Mayor Rahm Emanuel vowed Wednesday to salvage his stalled ethics plan before leaving office.
Earlier this week, aldermen from across the city took issue with the watered-down requirement that the City Council’s Zoning Committee hold a hearing on “zoning map amendments” no more than six months after they’re introduced.
The change is aimed at preventing aldermen from doing what now-deposed Finance Committee Chairman Edward Burke (14th) stands accused of doing: That is, working through contacts in multiple city departments to put a brick on a Burger King franchise owner’s project until his demands for legal business were met.
Rules Committee Chairman Michelle Harris (8th) and Budget Committee Chairman Carrie Austin, two of Emanuel’s staunchest City Council supporters, argued that the mandate could set aldermen up for a political fall by circumventing the “community process.”
After Wednesday’s City Council meeting, Emanuel was asked how he’d get aldermen on board with just over two months before he leaves office.
“This will be our fifth legislative package on ethics. I believe we will get it done,” he said.
“We made some changes. We listened to aldermen without losing the … core purpose of this ethics package. And my desire is to see this all the way through. I’ve been clear with the aldermen that you cannot, in the face of what’s happened over the last two months in the city, stall out on ethics reform. You can’t do it. It’s not good for you. It’s not good for the confidence of the public … in their local government.”
Also at Wednesday’s action-packed Council meeting, one of Emanuel’s last as mayor, aldermen approved a redevelopment agreement for the Uptown Theatre along with a lucrative tax incentive for the $75 million project. The development was made possible by a massive infusion of government money far beyond the taxpayer help that would have been required had the Infrastructure Trust succeeded in saving the 93-year-old Uptown.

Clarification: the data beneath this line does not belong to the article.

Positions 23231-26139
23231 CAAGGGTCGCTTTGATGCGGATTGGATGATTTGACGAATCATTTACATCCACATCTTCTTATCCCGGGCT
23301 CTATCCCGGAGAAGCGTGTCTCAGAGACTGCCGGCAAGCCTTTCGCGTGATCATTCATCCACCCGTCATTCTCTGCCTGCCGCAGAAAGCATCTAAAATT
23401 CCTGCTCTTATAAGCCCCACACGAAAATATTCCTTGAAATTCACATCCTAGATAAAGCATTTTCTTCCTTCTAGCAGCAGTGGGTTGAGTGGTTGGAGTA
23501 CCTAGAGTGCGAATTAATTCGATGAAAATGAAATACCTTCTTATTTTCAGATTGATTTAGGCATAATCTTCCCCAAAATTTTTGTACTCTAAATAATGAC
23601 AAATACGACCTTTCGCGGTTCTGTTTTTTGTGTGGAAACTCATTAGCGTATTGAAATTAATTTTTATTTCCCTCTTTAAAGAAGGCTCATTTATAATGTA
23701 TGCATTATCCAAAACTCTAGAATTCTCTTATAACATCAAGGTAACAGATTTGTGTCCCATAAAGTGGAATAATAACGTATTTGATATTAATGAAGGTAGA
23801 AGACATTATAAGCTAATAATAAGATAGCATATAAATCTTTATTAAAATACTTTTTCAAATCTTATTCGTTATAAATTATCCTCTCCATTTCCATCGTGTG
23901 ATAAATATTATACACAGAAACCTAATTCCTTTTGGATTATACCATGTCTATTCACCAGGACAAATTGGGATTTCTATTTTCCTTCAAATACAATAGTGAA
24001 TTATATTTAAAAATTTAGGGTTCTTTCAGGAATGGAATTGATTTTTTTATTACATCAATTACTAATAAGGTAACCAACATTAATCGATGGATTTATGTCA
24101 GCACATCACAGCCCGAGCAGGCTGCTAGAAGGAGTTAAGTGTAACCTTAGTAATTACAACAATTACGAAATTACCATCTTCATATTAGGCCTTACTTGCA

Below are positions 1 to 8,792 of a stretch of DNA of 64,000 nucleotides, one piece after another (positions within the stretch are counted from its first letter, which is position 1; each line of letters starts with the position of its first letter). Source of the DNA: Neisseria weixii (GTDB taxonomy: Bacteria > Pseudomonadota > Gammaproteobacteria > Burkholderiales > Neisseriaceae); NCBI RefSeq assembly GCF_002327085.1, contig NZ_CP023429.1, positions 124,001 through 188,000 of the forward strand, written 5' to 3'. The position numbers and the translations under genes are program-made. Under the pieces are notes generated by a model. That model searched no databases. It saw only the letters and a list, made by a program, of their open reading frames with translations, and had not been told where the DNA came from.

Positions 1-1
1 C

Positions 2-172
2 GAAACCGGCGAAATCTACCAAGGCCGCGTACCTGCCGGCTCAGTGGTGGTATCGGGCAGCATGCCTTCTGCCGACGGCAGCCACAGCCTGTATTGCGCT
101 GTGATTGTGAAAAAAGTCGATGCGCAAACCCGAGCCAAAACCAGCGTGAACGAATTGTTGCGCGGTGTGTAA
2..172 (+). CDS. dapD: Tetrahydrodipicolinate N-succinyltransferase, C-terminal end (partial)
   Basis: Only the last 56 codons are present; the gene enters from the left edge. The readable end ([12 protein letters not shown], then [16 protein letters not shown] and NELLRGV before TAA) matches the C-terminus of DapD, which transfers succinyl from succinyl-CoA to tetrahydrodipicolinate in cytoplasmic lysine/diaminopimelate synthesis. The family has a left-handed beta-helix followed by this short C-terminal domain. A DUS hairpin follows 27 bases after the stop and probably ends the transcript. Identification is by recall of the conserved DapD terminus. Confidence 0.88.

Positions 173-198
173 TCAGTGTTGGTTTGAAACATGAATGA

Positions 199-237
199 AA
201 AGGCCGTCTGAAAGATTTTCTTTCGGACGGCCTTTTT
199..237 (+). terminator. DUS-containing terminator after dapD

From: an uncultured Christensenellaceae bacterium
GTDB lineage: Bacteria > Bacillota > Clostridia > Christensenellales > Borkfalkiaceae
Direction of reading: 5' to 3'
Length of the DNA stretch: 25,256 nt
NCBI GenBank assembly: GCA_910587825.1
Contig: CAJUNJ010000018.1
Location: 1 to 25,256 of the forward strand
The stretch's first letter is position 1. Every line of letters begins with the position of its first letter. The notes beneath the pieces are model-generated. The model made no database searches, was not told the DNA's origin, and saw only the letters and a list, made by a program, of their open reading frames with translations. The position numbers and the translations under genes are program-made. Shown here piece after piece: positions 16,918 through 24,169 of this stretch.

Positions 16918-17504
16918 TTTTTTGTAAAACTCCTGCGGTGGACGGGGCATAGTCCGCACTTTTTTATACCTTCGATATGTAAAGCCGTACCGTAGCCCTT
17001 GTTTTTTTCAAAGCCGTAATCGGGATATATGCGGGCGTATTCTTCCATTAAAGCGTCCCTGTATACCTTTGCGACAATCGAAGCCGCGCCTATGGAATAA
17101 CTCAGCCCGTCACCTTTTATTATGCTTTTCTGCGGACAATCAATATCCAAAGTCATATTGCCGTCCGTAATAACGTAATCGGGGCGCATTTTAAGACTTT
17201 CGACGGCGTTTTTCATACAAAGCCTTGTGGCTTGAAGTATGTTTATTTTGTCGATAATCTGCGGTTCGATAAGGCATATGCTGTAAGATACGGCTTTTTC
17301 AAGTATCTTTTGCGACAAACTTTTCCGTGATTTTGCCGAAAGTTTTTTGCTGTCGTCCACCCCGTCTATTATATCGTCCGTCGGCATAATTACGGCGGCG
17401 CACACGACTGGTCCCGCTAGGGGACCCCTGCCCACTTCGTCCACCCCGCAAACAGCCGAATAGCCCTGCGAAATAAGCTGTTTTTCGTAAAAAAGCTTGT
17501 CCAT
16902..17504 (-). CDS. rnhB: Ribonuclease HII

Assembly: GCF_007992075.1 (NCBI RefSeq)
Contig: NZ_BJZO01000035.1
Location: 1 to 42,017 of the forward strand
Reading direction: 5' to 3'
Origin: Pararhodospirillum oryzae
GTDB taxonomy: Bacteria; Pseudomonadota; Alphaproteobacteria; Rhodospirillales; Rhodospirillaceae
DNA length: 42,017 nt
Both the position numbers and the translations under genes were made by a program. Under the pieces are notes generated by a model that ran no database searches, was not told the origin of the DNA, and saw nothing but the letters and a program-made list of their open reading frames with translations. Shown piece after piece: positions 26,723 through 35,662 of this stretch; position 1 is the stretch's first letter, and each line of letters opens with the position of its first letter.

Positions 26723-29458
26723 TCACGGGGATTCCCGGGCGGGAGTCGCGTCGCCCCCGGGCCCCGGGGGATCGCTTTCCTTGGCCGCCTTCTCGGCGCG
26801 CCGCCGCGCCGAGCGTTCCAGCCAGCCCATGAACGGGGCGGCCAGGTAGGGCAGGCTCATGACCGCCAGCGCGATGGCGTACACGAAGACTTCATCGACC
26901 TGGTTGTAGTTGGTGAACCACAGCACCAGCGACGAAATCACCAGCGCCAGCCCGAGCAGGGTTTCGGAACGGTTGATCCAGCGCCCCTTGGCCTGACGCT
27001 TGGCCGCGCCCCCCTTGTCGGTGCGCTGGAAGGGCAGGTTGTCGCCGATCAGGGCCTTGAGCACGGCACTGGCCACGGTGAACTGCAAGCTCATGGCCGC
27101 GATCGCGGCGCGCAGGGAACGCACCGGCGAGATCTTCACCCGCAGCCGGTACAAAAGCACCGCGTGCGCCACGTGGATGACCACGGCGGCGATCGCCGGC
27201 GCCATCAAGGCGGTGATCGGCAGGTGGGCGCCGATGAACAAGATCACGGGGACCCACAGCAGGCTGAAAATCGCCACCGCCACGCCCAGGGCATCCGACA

That jigsaw puzzle of funding: $13 million from the surrounding tax-incrementing-financing district; $3 million in “Adopt-a-Landmark” funds; $14 million from the state’s “Property Assessed Clean Energy Act”; $8.7 million in federal tax credits and $10 million from the Build Illinois bond fund.
Chicago taxpayers will also contribute $6 million to improve the streetscape that will define the Uptown Theater District.
Other items OK’d Wednesday:
• Another redevelopment agreement for the Congress Theater, which includes an $8.9 million tax-increment-financing subsidy.
• A crackdown on marketing and advertising stickers that get slapped all over city bus shelters, bike racks, street signs and light poles.
• A $5.25 million settlement tied to the Jon Burge torture era. It goes to Alonzo Smith, who claims Area 2 detectives Peter Dignan and John Byrne tortured him into confessing to a 1983 murder he did not commit. It’s the only Burge case thus far to produce a sworn deposition from former Mayor Richard M. Daley. But, a judge has sealed a transcript of Daley’s answers to questions under oath.
Finally, Emanuel on Wednesday also introduced an ordinance regulating “E-bikes and mobility devices.” The ordinance “clarifies where e-bikes and scooters are allowed on city streets and modernizes the code to accommodate personal low speed electric devices,” according to the mayor’s office.
It does not allow private scooter sharing. The city continues to meet with stakeholders and mobility providers to consider the role of scooter sharing in Chicago that balances public safety with the “ability to learn from a new mobility service,” an Emanuel spokesperson said.
Emanuel proposed a new ten-year lease in a vacant city-owned building at 66 E. Randolph to serve as the downtown headquarters for After School Matters. That’s the award-winning arts and education program started by Former First Lady Maggie Daley.